Saturday, October 30, 2010

Review: Inside Central Asia

Inside Central Asia is a political and cultural history of Uzbekistan, Turkmenistan, Kazakhstan, Kyrgyzstan, Tajikistan, Turkey, and Iran. Besides maybe Turkey and Iran, the other countries have for years have been clubbed as one single entity in our psyche and not much has been written about them. Dilip Hiro through this book tries to bridge that gap.

These former Soviet republics of Central Asia comprise a sprawling, politically pivotal and richly cultured area. Yet they remain poorly represented in libraries and mainstream media. They have experienced tremendous socio-political change since their inception. But despite the growth of oil wealth, the arrival of western tourists, and the competition for influence by the US, China and Russia, the spirit of Central Asia has remained untouched at its core.
Not many have paid attention to the various ethnic groups that exist and who have now formed separate nation states post the collapse of the Soviet Empire. The author traces the history of these ethnic groups like the Kazakhs, Uzbeks, Kyrgyz and Turks etc over the past 2000 years. The link that Central Asian countries share with the Indian subcontinent goes back almost five centuries. The Mughal Empire was founded in India in 1526 by Zahir Uddin Mohammed Babur. He was born in Andijan (the 4th largest city in present day Uzbekistan), he then went on to become the ruler of Fergana, and seized and lost Samarkand twice. Samarkand is today a thriving Uzbek metropolis. The author explains how India, because of its shared history, is at an advantage vis-a-vis other countries to build strong, mutually beneficial trade and Industrial links with these countries.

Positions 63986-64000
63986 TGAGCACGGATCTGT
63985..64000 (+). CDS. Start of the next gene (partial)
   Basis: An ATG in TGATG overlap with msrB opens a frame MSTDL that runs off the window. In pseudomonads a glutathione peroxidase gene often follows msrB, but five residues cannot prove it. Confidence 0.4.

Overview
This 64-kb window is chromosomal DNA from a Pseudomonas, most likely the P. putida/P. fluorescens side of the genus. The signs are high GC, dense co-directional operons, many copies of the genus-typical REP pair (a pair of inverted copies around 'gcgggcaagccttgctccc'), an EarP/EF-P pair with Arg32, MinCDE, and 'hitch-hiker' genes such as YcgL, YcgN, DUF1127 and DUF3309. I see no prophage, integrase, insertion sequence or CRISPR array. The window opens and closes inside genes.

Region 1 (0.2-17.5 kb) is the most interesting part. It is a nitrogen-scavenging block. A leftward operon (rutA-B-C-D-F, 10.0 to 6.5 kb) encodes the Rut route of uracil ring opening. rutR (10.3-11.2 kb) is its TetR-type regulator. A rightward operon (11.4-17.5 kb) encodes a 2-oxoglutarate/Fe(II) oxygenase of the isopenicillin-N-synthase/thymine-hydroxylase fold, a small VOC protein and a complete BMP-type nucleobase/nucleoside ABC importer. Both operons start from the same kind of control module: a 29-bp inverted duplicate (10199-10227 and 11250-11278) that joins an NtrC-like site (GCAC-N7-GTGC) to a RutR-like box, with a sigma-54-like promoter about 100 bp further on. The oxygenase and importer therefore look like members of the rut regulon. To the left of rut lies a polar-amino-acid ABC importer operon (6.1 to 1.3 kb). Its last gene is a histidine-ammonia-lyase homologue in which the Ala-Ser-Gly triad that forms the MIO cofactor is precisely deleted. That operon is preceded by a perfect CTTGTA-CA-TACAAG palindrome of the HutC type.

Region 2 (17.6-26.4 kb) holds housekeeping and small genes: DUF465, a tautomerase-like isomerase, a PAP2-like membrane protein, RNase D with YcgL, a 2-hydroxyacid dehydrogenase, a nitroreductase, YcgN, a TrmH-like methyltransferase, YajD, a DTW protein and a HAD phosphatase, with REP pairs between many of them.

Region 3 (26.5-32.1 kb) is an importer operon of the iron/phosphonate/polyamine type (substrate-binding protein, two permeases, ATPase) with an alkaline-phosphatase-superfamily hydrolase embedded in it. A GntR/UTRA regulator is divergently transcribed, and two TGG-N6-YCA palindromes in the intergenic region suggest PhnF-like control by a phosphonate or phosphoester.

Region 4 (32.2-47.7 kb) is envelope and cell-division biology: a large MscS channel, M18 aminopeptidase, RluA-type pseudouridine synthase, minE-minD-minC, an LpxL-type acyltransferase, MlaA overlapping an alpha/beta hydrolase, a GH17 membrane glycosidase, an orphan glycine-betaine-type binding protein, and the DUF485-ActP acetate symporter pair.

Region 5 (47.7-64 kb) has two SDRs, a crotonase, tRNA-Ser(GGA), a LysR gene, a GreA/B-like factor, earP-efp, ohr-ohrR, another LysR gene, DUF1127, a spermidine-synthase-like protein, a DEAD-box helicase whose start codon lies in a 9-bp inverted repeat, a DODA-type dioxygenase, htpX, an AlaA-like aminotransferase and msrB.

The author traces the history of these countries in the last thirty years. He also analyses the present-day politics, economics and peoples of Central Asia and its neighbouring areas in an international context. In the 70 years of the Soviet rule atheism was the central philosophy but post Independence the people of these countries are re-discovering their religion. Most of these countries are Islamist and in the near past have been battling with the rise of Islamic fundamentalists in their country.
Considering that not many books on these countries have been attempted before this book makes for an insightful reading for someone who is interested in Central Asian history. The author through this book proves his in-depth knowledge and understanding of these Central Asian countries

About the Author:

Dilip Hiro is the author of more than thirty books, including Blood of the Earth and War without End. He contributes regularly to the New York Times, the Guardian, the Washington Post and the Observer, and is a commentator for the BBC and CNN.

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